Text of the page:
The war against Hamas has allowed Hezbollah to move Israel's border with Lebanon a few miles south.
“As I write, fires ignited by Hezbollah rockets rage in forests and fields across the north.” Matti Friedman on Israel’s neglected front. (Photo by Amir Levy/Getty Images)

Matti Friedman: Northern Israel Is on Fire

While all eyes are on Gaza, Hezbollah is redrawing Israel’s border with Lebanon.

On Sunday evening my parents were in a cab in their town, Nahariya, near Israel’s border with Lebanon, when a boom shook the streets and buildings. A Hezbollah suicide drone had just hit near the beach promenade. The impact was followed, belatedly, by an air-raid siren—Israel’s warning systems, designed for rockets, have a harder time with drones. They ran into a nearby building, meeting a few frightened residents taking shelter in the stairwell. 

My parents are lucky to still be in their homes. North of their town, and along the entire length of the Israeli-Lebanon border, all civilians—about 70,000 people—have been evacuated under fire from the Iranian-backed Shia group north of the border. Legendary frontier kibbutzim where pioneers set Israel’s border eight decades ago, like Hanita and Manara, have been empty, unthinkably, for eight months. The town of Kiryat Shmona is deserted. Metullah, a community established by Jews in 1896, is a battered ghost town. 

As I write, fires ignited by Hezbollah rockets rage in forests and fields across the north. The images of the blazes seem to symbolize the wildfire that began here on October 7, and which feels like it’s burning out of control in Israel and beyond.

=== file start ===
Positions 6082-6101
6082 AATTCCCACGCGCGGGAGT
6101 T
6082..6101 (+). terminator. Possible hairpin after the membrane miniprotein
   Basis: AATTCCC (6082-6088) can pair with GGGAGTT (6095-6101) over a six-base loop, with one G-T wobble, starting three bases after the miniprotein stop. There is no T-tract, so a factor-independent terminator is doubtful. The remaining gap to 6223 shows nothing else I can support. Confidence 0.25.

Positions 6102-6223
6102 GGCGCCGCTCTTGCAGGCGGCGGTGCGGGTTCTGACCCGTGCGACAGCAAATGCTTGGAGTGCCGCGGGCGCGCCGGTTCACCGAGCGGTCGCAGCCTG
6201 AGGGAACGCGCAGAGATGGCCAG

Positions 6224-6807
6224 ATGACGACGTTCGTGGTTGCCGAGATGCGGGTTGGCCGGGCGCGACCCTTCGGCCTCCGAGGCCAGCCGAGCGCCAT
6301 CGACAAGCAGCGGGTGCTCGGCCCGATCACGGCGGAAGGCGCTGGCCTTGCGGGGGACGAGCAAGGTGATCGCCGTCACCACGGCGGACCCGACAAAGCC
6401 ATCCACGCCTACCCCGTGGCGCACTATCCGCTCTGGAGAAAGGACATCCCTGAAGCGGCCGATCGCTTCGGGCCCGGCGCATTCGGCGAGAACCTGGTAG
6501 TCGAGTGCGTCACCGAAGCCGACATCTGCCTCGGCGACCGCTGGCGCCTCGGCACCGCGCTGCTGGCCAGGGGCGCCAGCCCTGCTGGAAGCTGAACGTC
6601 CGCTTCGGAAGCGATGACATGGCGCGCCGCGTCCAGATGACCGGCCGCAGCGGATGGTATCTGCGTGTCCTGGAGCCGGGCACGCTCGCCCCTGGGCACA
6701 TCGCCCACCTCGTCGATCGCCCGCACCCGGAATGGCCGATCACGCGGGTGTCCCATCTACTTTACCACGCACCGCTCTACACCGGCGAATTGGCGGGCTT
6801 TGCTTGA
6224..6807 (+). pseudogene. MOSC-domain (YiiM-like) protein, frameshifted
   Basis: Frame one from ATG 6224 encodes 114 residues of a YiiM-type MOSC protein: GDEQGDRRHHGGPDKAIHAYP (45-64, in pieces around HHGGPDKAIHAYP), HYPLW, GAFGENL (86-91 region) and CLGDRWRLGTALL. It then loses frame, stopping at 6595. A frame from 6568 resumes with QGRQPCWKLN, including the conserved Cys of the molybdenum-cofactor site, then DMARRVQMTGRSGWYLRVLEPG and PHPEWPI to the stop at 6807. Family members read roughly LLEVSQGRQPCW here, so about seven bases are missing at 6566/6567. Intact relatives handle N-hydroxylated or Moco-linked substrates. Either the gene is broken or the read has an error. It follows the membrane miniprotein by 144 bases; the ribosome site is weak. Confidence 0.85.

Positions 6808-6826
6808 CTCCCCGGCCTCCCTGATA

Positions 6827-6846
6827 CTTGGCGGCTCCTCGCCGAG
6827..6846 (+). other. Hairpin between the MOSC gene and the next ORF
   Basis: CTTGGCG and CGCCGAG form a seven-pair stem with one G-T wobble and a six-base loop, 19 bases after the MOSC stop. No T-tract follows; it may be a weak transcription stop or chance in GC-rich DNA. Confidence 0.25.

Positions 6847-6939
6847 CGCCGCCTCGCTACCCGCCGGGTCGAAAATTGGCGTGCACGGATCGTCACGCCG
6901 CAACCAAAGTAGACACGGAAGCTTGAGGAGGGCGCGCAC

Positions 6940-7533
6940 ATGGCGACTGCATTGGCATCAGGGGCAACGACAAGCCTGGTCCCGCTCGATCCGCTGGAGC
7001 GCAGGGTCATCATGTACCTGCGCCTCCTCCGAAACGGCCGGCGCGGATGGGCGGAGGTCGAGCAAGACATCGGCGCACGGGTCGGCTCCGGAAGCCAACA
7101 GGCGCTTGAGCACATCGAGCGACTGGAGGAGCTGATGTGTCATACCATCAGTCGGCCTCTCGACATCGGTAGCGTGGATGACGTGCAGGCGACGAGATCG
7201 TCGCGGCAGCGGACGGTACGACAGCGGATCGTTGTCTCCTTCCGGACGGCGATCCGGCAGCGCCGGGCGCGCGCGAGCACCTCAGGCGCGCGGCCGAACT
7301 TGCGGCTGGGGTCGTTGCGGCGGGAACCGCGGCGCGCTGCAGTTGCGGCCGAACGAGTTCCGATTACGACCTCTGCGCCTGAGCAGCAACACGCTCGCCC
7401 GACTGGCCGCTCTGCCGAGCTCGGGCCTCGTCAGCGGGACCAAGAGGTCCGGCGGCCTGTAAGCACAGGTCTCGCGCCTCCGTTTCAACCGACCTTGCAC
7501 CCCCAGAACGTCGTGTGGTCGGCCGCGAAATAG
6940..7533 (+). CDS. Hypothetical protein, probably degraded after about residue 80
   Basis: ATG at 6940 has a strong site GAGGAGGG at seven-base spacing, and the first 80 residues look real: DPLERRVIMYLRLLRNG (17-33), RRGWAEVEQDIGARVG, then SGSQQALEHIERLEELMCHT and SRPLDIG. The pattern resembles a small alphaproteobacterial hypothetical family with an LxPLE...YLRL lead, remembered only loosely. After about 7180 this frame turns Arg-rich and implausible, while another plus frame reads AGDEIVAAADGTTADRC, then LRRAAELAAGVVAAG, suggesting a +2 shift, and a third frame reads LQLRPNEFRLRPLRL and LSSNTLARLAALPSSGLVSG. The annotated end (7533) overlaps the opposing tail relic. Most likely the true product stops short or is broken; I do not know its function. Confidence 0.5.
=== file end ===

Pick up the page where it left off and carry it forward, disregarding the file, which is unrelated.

With Israeli and international focus on the fighting in Gaza, and without sending in a single soldier, Hezbollah has successfully moved Israel’s northern border a few miles south. Israel’s military has been picking off Hezbollah fighters and commanders with air strikes, but this hasn’t calmed things down, and no one knows when Israelis who live in the north will be able to return home. 

The drone that rattled my parents on Sunday was the first to hit their town since the war began, suggesting that Hezbollah could be expanding its range. If it’s a harbinger of strikes to come, and if Nahariya has to be evacuated, it will mean another 70,000 people displaced, doubling the number of Israelis already evacuated from the north. 

News reports on Tuesday night said the war cabinet was meeting to discuss Hezbollah and the north. Since October 7, when Hezbollah began striking across the border in support of Hamas, it has been clear that a major war in Lebanon is likely. As I’ve reported here, experts think this war could have ten times the intensity of what we’ve seen so far in Gaza. Hezbollah has far more rockets than Hamas and is better trained. While never saying so explicitly, Israel can’t conduct significant campaigns on the two fronts simultaneously, so the situation along the border has been allowed to continue inconclusively. But this can’t go on indefinitely, and an Israeli move now seems closer than ever. When this happens, Gaza moves to the back burner and Lebanon comes to the front.

Matti Friedman is a Jerusalem-based columnist for The Free Press. He’s the author of four nonfiction books, including most recently, Who by Fire: Leonard Cohen in the Sinai. Read his Free Press piece, “Why I Got a Gun.” 

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